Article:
The most annoying thing about taking the train (or a public bus or subway, for that matter) is when it stops to let other people on or off.

        No, the most annoying thing about taking a train is being crammed in a metal tube with people I would normally pay good money to avoid being near.

        In the UK back in the late 1800s/early 1900s I believe that trains often used to drop off carriages as they passed stations so the people going to that station would roll into it and stop while the rest of the train carried on. So it's not such a new idea.

        • Re: (Score:2, Troll)

          by joocemann (1273720)

          Grow up. You've got the attitude of a bitchy spoiled brat.

        • Re:Why? (Score:5, Interesting)

          by monkeythug (875071) on Friday November 25, 2011 @01:02PM (#38166528) Homepage

          In the UK back in the late 1800s/early 1900s I believe that trains often used to drop off carriages as they passed stations so the people going to that station would roll into it and stop while the rest of the train carried on

          This.

          Why have trams catch up to HSTs, engage in a complex procedure of transferring passengers, then needing to circle back round (potentially taking ages to get back to their 'route')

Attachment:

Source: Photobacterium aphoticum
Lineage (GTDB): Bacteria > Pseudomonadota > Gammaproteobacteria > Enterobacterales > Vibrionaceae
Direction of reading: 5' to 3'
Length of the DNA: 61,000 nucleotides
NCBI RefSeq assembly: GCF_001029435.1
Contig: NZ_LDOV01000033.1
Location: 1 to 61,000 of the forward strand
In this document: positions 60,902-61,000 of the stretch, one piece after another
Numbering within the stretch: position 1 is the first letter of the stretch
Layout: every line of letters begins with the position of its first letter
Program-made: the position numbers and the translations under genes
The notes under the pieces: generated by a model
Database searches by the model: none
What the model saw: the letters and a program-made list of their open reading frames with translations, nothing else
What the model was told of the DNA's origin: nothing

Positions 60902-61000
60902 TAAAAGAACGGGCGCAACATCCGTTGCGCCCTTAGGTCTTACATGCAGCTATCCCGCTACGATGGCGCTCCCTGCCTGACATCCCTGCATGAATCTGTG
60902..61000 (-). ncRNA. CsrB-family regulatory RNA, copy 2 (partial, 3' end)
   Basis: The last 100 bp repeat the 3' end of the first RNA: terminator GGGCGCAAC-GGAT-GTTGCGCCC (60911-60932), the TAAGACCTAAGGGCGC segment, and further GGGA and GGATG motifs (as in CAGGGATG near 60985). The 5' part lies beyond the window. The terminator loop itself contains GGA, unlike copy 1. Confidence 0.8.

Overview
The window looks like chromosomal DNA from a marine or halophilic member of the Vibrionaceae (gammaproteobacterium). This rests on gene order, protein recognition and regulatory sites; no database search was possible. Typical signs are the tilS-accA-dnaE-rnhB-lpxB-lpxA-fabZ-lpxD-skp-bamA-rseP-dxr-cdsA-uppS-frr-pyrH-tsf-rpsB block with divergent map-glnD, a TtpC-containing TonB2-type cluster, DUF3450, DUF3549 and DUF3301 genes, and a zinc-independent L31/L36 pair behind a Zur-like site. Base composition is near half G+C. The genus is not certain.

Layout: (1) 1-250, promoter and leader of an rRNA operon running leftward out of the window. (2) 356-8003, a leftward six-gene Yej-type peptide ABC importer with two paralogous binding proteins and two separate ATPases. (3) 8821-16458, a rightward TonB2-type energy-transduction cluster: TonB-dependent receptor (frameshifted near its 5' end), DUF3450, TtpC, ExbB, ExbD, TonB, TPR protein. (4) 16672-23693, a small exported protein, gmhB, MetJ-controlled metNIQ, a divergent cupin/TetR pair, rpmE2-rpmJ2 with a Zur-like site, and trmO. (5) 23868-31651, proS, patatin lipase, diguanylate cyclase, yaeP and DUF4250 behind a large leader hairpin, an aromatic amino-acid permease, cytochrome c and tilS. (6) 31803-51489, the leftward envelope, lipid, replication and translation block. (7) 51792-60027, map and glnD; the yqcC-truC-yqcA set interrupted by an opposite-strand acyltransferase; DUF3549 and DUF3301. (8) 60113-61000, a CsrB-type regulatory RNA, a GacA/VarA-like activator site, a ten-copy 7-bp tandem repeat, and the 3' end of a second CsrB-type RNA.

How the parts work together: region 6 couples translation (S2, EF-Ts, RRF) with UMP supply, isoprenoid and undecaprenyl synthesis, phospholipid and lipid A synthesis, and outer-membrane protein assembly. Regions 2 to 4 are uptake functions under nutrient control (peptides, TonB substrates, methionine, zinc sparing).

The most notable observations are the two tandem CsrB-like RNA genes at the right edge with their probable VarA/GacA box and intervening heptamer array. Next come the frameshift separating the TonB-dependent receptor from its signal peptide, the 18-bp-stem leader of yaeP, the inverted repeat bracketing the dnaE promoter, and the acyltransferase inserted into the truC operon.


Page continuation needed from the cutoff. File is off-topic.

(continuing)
Much better to have the trams double as carriages. When you want to get off at a destination you simply go and sit in one of the last few carriages and when the train passes the station they automatically detach and roll up to the platform. At the same time trams with new passengers leave the platform, catch up with the train and attach as replacement carriages to the end.

          • With every carriage/set having its own drive power (as our V/Locity and I'm sure many others already do) and superseding driver cabins though use of remote (including onboard remote) sensing and control functions, or even fully automatic, you can have stopping services docking at the front and dropping off the back of an always moving train system.

            This could even allow a return to the once very comfortable mode of separate cabins opening off the side of a long corridor rather than the current fashion of squ

      • Re:Why? (Score:4, Insightful)

        by betterunixthanunix (980855) on Friday November 25, 2011 @12:20PM (#38166086)
        That may be true of urban mass transit systems and commuter rail, but intercity rail in the United States is slow because it is still largely pulled by diesel engines and low-speed electric engines. We do not have a high speed rail infrastructure, and even the stretches of rail that can support high speed operations are bogged down by grade-level crossings, regulations, other rail traffic, and the condition of some of the rails and overhead wires.
        • Re:Why? (Score:5, Informative)

          by dwye (1127395) on Friday November 25, 2011 @01:20PM (#38166734)